First of all, apologies to readers for my complete neglect of this blog over the last six weeks. I can only plead overwork and being too stunned by the collapse of the global economy to think about the blogosphere.
I promise regular posts from now on, provided I am not once again dazzled by the headlights of the advancing global-calamity juggernaut.
Now to the actual first post since early June: The recent fall in crude prices provides some hope for hard-pressed liquids cracker operators confronting the squeeze of higher feedstock costs and weaker demand.
But the pricing decline is partly a reflection of just how bad demand has become – surpassing all estimates of reductions in fuel consumption in both Asia and the West. It’s not just energy efficiency triggered by high prices that has driven crude down, but also the credit crisis.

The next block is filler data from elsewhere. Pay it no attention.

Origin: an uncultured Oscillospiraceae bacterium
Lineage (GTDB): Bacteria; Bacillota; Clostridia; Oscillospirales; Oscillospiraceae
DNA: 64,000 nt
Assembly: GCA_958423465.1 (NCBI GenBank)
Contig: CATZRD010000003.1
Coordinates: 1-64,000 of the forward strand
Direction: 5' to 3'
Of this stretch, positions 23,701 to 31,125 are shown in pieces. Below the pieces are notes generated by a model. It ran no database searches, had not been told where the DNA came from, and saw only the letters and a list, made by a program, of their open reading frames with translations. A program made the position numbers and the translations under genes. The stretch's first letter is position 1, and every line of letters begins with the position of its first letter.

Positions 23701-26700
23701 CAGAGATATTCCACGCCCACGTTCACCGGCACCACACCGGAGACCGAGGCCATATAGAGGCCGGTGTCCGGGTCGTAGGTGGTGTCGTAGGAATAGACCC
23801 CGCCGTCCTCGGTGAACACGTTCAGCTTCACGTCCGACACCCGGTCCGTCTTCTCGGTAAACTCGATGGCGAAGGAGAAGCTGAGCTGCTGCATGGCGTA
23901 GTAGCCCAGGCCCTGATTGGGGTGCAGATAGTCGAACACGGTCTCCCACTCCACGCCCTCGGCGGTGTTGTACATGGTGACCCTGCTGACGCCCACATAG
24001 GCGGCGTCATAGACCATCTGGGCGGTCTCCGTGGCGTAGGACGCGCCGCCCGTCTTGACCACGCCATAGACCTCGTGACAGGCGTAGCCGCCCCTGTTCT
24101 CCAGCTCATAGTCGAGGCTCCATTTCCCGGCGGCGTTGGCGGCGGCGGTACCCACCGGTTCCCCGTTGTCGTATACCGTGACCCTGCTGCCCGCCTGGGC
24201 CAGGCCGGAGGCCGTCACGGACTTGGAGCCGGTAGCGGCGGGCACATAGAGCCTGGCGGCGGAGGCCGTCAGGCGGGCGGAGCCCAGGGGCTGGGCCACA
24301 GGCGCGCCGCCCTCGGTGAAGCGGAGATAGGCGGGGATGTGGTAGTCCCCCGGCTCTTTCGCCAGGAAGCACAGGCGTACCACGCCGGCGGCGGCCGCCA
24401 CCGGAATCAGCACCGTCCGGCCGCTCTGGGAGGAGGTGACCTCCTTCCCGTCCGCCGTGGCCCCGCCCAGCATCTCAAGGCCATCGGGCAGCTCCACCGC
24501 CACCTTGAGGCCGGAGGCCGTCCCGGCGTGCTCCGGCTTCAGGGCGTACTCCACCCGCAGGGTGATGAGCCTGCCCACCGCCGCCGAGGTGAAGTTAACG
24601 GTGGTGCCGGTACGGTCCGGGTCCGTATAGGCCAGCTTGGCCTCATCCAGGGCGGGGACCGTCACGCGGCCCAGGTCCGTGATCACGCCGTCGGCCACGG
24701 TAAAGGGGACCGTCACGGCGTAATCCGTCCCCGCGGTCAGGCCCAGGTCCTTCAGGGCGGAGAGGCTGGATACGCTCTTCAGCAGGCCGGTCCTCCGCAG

Fundamentally, crude supply remains constrained and it would only take an Israeli attack Iran (a strong possiblity over the next six months) for oil to reach $200 a barrel.
Commodity chemical companies need a different approach to customer management, new methods to deal with with highly volatile raw material costs and fresh ways of keeping costs down. Otherwise those without feedstock advantages are in danger of going bust.